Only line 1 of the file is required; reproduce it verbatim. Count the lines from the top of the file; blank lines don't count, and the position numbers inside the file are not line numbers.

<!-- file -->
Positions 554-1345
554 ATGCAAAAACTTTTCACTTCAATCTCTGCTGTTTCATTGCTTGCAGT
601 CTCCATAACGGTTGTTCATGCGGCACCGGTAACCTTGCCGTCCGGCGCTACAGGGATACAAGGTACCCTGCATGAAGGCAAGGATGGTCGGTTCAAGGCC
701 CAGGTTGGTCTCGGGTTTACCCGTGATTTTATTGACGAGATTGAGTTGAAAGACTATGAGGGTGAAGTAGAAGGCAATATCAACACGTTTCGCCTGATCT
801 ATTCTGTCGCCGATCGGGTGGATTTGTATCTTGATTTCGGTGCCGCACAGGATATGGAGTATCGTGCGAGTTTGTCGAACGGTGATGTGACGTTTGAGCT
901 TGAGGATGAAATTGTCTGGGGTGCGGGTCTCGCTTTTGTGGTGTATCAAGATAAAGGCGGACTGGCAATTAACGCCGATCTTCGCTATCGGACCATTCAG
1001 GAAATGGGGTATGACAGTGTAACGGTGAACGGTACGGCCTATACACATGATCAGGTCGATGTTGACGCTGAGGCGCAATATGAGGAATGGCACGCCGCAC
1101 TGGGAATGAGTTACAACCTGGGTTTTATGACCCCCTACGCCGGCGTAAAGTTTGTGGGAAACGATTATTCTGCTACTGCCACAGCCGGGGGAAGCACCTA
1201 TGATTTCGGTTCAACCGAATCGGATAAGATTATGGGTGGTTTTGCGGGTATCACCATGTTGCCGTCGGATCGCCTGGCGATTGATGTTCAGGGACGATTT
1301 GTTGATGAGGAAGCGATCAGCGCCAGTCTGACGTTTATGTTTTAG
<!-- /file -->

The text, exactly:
Positions 554-1345